The U.S. construction industry is firing on all cylinders, buoyed by a post-pandemic revival of demand and a recovering economy.
However, this period of highly vigorous activity has yielded rising construction costs that, according to JLL’s Construction Outlook H2 2021, are just going to continue to rise even higher. Over the next year, the estimated increase in total construction costs is expected to be between 4 percent and 7 percent.
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The numbers tell the story. Overall, construction costs for the 12-month period through the end of August 2021 rose by 4.5 percent, with material costs leading the way with a whopping increase of 23.1 percent. As noted in the report, the volatility in construction material prices experienced this year is unprecedented in contemporary history.
“While everyone knows prices have been volatile over the past year, it was remarkable to visualize how severe the price swings have been this year compared to any point over the past 70 years,” Henry D’Esposito, JLL construction research lead, told Commercial Property Executive.
“Not only has it been a record-breaking year for just one commodity but commodity prices are increasing across the board.” The increases in the prices of lumber and steel, for example, are the largest seen since the government began recording the data in 1949. The percentage of the increase in the cost of plastic hasn’t occurred since 1976.
Material costs were not the only source of the rising cost of construction; labor wages also made a contribution, going on the upswing by 4.5 percent from August 2020 to August 2021 due to the normalization of unemployment and the scarcity of qualified available labor.
No discounts in the cards
JLL predicts that the next 12 months will offer more of the same, given that the same dynamic is in place: supply chain challenges coupled with domestic labor shortages and potential new waves of COVID-19 infections globally. According to the report, material costs are expected to rise by 5 percent to 11 percent and labor costs could grow by 3 percent to 6 percent over the next 12 months.
But there’s always the potential for an unlikely outcome. “The best-case scenario for construction would be continued demand for new projects combined with stabilization in material costs. If global supply chains can return to a healthier balance by early 2022, it would bring considerable relief to pricing uncertainty and lead times for construction,” D’Esposito said.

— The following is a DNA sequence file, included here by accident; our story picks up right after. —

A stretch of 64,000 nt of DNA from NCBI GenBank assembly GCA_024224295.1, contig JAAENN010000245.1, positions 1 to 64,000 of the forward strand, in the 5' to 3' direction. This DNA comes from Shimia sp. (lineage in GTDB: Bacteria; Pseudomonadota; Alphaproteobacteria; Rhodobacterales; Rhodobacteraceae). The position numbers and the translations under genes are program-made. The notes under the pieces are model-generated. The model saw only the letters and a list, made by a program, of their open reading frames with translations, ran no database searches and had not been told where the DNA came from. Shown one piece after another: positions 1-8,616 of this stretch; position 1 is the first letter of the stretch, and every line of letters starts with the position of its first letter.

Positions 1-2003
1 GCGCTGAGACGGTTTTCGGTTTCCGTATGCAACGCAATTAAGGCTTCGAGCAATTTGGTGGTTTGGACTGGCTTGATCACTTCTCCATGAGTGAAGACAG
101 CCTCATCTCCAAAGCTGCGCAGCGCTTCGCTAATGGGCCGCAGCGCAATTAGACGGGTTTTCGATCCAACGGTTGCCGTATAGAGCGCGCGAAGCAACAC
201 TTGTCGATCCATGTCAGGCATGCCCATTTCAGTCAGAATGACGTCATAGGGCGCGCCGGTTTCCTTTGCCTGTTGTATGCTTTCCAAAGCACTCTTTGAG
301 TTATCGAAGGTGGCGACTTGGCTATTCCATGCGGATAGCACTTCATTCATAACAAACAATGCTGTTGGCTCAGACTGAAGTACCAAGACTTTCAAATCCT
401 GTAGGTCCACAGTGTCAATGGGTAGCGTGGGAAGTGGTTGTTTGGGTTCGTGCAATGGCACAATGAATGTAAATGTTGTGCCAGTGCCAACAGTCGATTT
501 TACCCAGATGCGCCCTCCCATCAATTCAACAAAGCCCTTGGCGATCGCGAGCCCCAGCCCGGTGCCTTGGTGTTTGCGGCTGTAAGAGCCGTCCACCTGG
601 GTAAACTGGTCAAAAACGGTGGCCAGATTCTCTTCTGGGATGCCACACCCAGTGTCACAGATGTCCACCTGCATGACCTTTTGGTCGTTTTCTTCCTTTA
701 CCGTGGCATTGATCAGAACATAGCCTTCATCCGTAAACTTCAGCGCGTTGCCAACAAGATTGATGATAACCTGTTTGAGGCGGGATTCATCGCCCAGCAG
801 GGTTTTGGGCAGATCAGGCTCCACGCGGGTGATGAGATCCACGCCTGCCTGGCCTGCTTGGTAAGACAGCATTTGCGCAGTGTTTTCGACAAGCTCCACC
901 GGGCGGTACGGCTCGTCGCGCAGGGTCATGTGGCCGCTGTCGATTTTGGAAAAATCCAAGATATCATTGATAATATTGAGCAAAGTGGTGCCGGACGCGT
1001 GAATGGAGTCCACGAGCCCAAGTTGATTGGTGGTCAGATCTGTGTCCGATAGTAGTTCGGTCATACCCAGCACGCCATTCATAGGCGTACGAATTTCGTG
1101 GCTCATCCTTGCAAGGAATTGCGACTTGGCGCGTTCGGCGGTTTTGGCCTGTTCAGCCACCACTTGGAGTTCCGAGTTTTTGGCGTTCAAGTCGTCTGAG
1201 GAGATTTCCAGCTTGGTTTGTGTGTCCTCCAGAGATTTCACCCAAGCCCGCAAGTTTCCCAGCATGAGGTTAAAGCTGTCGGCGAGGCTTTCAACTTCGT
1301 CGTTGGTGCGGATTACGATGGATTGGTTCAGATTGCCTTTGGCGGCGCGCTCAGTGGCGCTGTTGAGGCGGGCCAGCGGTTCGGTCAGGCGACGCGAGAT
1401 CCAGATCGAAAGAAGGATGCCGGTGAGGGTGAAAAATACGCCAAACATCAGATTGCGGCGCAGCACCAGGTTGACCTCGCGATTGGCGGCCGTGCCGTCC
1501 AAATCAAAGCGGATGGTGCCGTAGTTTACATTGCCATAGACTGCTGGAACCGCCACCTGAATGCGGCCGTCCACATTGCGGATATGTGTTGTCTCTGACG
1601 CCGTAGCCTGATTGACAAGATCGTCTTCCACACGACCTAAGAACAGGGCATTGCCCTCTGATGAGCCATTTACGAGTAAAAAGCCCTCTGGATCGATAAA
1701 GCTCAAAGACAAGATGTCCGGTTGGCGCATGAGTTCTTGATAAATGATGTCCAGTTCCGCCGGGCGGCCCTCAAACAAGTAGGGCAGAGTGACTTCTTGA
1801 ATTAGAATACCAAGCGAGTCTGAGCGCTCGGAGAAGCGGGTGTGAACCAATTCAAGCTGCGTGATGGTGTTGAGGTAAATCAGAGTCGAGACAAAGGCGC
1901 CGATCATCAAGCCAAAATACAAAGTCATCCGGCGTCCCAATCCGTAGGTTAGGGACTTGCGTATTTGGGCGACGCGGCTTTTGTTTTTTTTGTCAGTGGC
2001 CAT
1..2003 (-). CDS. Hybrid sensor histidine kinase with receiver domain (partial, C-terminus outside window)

“On the other hand, worst-case scenarios hinge on the potential for additional waves of the pandemic. Barring another round of shutdowns in the U.S., which seems unlikely at this point, the worst case would be global disruption leading to more volatility in construction material prices.”
The dreaded I-word
Experts may have predicted the emergence of the current conditions, but not to this extent.
“The construction industry has been in a 12-month period of hyper-construction inflation,” Steve Stouthamer, an executive vice president with Skanska USA Building, told CPE. “Where similar periods have lasted 4 to 8 months, we are already at 12 months and still face challenging months ahead. There’s a perfect storm of events that has conspired to make this period of inflation unique.”
Stouthamer points to the amassed impact of the pandemic along with aggressive growth in distribution, pharmaceuticals, semiconductors/chips and data centers, as well as major weather events and the immense strain on logistics.
While industries like distribution, pharmaceuticals and data centers have proven less vulnerable to cost inflation, others are buckling under the surge. “Sectors such as commercial office development, education and residential cannot sustain these large price increases, so these sectors may need to reevaluate timelines or scope,” Stouthamer said.
On the bright side, while Skanska is adjusting escalation forecasts early during this inflationary period to help its clients from myriad businesses assess the direction of their projects, to date, the company has not seen a trend of projects being suspended or canceled due to cost-escalation impacts.
“History shows that steep periods of construction inflation are followed by similar periods of recessed construction costs, which is attributed to the reality that higher pricing can slow or stall projects, reduce demand and increase supply,” Stouthamer concluded.
Read the full report by JLL.